The fatal flaw is a design issue. Trying to jam a PC's functionality into a tablet-like shell is akin to hosting a dinner party around a cocktail table. No matter how many clever tricks you use, it's going to feel weird.
One core problem is the device's most fundamental feature: its size. No hardware maker has been able to find an elegant solution to the visual discrepancies -- screen size and aspect ratio -- between the laptop and tablet forms.
Laptop displays are generally at least 11.5 inches, and the 16:9 aspect ratio is almost an industry convention. That long rectangle gives us room to manipulate a windowed environment. Anything smaller requires voodoo to conjure a good experience out of the machine.
Tablet displays more or less max out at 10 inches, and the industry-leading iPad opts for a 4:3 aspect ratio. That lends itself to books, magazines, and Web pages.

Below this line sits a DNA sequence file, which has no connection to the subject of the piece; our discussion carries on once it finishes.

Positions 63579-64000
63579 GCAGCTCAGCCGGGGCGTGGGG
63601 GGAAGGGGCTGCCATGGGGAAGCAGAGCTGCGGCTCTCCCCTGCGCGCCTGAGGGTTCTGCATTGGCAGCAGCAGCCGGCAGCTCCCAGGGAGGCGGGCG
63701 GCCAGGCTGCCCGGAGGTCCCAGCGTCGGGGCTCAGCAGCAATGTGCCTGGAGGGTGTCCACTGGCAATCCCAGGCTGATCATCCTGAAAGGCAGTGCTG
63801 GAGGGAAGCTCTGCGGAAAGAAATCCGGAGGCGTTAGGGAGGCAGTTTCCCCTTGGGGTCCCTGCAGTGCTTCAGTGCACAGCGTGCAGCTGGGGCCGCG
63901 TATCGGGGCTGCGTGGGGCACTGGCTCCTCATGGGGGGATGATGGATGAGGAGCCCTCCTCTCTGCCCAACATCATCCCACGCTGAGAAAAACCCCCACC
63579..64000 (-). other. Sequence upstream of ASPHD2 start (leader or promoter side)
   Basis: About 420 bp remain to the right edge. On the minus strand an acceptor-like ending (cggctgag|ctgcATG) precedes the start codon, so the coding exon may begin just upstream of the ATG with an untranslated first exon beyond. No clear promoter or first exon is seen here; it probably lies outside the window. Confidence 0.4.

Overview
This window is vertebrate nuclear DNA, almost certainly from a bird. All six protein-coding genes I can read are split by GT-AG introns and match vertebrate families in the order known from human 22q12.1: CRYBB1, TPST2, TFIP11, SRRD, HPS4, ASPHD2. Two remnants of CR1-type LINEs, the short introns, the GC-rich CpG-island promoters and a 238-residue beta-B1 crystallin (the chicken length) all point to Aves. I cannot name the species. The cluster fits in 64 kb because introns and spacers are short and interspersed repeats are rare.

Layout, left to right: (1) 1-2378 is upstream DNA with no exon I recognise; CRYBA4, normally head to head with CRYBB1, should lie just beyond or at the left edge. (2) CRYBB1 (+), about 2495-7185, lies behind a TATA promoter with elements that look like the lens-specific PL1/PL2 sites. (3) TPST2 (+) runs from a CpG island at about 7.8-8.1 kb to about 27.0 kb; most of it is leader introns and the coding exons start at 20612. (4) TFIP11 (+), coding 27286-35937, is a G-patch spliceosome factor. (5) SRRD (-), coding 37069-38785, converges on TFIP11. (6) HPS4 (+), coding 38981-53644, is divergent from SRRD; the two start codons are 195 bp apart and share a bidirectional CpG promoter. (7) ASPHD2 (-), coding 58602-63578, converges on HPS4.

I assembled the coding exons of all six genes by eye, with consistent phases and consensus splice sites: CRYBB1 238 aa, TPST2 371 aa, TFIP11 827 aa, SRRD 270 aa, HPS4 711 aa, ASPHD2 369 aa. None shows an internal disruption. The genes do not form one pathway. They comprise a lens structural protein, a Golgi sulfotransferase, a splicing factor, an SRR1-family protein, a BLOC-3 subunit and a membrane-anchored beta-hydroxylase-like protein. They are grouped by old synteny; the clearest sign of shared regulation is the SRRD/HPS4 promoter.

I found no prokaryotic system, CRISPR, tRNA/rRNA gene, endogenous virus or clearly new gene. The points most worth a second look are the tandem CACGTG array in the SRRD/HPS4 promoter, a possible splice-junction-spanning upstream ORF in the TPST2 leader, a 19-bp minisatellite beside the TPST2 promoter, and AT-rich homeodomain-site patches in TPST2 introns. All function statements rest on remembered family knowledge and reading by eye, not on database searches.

With the Surface, Microsoft hedged its bet, and went with a 10.6-inch, 16:9 display.
That strikes the best balance we've seen yet between physical and digital usability, but it's still far from perfect. Oversized tablets with a 16:9 aspect ratio feel awkward. Perhaps people have been conditioned to believe that words are best consumed in a space that feels like a standard, letter-sized paper page.
Aric Cheston, executive creative director at Frog Design, acknowledges an inherent tension.
"There's a certain reality to be embraced about the legacy proportions," he says. "You have to find a smart way of accommodating those."
If the problem can't be solved with clever hardware design, the burden falls squarely on the software.
Microsoft's Windows 8 is the strongest argument that a unified software experience can mask hardware compromises. But it still leans on the traditional desktop environment like a crutch, falling back any time the new "Modern" interface (better known as Metro, its development codename) can't provide a better approach. It's not ideal for smaller screens or fingers, and it comes at the expense of usability.